Viets are odd sorts. My (Italian) buddy hung with a crew of them in middle and high school and his stories range from brawls in front of the million dollar houses their restaurateur parents owned to walking around with guns (a full-sized replica katana, in one instance) shoved into their pants in case they beefed with kids in whatever shitty arcade they were hanging out in.

3.5+ GPA's were maintained throughout, of course.

On topic (the topic of this thread, I don't listen to the podcast): I don't know that white people typically know or care enough about black hair to "lash out," as you put it. I guess we sense something distinctly proletarian about "product" discourse when we're privy to it but we're only aware of it when: 1 ) a discussion among black people breaks into the broader media environment (see: Gabby Douglas debacle), or 2 ) that Chris Rock documentary plays on HBO at two in the morning.

Other than that I guess the Jheri curl is kind of silly?

#6 medamaude

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Posted 22 April 2013 - 12:19 PM

Looking forward to the podcasts in this coming week. Jen's already cracking me up.

Also, "techno Asians" is a thing? Finally, I know I'm not the only Asian who loves Depeche Mode. I think out of all the Asian stereotypes I could fall into, I'm gonna go for the "80s music and billiards" category.

#7 Shariq Torres

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Posted 22 April 2013 - 03:16 PM

View PostHyde Parker, on 22 April 2013 - 09:20 AM, said:

Viets are odd sorts. My (Italian) buddy hung with a crew of them in middle and high school and his stories range from brawls in front of the million dollar houses their restaurateur parents owned to walking around with guns (a full-sized replica katana, in one instance) shoved into their pants in case they beefed with kids in whatever shitty arcade they were hanging out in.

3.5+ GPA's were maintained throughout, of course.

On topic (the topic of this thread, I don't listen to the podcast): I don't know that white people typically know or care enough about black hair to "lash out," as you put it. I guess we sense something distinctly proletarian about "product" discourse when we're privy to it but we're only aware of it when: 1 ) a discussion among black people breaks into the broader media environment (see: Gabby Douglas debacle), or 2 ) that Chris Rock documentary plays on HBO at two in the morning.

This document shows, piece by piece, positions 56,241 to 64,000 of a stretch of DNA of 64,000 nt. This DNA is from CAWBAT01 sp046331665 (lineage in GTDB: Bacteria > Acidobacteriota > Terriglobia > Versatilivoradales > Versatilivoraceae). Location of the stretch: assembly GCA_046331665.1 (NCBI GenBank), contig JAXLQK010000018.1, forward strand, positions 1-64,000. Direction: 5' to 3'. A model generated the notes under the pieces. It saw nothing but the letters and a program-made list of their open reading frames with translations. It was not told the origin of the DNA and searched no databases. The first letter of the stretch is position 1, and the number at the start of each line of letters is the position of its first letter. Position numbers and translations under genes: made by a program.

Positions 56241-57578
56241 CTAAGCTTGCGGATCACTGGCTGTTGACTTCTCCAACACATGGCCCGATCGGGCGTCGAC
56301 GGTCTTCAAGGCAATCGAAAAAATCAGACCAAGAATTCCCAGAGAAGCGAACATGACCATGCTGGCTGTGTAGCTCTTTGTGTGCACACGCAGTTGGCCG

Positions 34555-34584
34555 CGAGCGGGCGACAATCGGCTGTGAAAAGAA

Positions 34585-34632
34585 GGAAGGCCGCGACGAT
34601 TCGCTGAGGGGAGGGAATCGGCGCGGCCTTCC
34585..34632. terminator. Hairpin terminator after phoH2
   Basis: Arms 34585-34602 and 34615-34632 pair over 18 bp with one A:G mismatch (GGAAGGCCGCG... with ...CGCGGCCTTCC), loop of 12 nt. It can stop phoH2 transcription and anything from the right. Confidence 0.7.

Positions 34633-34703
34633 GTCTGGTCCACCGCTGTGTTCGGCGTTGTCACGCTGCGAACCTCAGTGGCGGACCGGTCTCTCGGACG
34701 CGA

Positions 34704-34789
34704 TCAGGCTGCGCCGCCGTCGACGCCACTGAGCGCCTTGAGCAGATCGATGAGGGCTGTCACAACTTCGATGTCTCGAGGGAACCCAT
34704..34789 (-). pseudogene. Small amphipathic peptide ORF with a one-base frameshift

Other than that I guess the Jheri curl is kind of silly?


You don't have to be an expert at something to demean it.

Lashing out is workplaces banning natural hairstyles. Smart people being denied promotions or even the chance to compete because of how their hair is styled. Lashing out is also seen when a racist person begins to describe "black" people as they know them -- their description will very soon dip into how "those people" wear their hair, how dirty it is, how ugly it is, etc.

#8 Hyde Parker

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Posted 22 April 2013 - 04:48 PM

In my twenty some-odd years of having private conversations with Boston-Irish racists of the old school I can't think of a single time where criticisms of "those people" dallied into hair-styling.

#9 imhatch

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Posted 23 April 2013 - 04:52 AM

it is pretty common among texan racists of the good ol' boy school tho

#10 Shariq Torres

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Posted 23 April 2013 - 06:10 AM

View PostHyde Parker, on 22 April 2013 - 04:48 PM, said:

In my twenty some-odd years of having private conversations with Boston-Irish racists of the old school I can't think of a single time where criticisms of "those people" dallied into hair-styling.


You need to branch out and meet more racists then; get a fuller view of their ignorance.